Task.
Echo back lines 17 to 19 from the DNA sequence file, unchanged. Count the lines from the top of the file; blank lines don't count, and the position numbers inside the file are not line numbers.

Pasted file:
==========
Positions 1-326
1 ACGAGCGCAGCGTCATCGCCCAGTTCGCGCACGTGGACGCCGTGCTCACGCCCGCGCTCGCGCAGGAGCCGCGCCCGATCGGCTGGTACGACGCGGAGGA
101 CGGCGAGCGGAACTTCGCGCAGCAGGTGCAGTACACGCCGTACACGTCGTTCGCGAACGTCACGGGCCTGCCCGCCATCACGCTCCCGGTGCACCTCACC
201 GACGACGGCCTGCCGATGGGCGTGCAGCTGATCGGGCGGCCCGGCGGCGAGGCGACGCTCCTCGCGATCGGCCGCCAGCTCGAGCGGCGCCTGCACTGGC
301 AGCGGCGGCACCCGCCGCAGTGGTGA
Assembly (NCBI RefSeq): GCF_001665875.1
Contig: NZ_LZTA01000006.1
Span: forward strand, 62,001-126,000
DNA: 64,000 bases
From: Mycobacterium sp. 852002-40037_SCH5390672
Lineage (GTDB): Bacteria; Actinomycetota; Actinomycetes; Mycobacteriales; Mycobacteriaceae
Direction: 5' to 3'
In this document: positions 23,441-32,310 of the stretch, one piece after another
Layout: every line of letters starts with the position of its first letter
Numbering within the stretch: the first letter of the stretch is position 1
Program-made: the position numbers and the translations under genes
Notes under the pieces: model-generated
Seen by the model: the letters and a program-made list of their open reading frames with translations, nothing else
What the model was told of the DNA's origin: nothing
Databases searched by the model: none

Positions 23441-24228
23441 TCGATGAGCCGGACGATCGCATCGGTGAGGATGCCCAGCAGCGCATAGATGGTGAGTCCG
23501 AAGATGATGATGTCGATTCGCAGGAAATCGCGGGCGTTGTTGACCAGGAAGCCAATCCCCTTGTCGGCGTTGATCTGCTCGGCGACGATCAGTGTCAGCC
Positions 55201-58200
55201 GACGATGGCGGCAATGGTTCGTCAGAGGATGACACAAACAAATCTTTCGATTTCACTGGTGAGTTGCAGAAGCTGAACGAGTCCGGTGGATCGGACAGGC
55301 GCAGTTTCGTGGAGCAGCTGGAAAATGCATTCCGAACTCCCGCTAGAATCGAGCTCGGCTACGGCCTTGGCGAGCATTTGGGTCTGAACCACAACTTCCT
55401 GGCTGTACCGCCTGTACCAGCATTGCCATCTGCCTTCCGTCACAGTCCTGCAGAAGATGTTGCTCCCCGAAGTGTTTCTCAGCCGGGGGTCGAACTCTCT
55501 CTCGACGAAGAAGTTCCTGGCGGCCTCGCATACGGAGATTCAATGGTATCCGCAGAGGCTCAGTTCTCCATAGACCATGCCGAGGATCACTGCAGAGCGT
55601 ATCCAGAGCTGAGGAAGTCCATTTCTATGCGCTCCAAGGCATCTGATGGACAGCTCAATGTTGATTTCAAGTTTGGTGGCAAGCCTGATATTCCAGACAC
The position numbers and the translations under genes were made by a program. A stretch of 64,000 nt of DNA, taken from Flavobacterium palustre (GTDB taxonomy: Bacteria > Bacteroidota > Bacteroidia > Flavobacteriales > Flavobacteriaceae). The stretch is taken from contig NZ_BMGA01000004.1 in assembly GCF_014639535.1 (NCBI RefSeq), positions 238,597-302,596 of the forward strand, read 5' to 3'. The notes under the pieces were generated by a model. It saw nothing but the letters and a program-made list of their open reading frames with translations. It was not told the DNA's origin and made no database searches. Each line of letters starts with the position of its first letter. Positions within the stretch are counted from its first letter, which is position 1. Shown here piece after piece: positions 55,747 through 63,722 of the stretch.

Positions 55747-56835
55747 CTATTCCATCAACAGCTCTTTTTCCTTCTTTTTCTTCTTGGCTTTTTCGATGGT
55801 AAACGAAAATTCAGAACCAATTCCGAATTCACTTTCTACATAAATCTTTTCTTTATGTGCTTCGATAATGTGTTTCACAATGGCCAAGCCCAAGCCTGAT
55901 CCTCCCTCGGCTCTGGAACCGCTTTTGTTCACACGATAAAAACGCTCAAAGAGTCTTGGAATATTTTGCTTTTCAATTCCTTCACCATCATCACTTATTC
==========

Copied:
Notes under the pieces: model-generated
Seen by the model: the letters and a program-made list of their open reading frames with translations, nothing else
What the model was told of the DNA's origin: nothing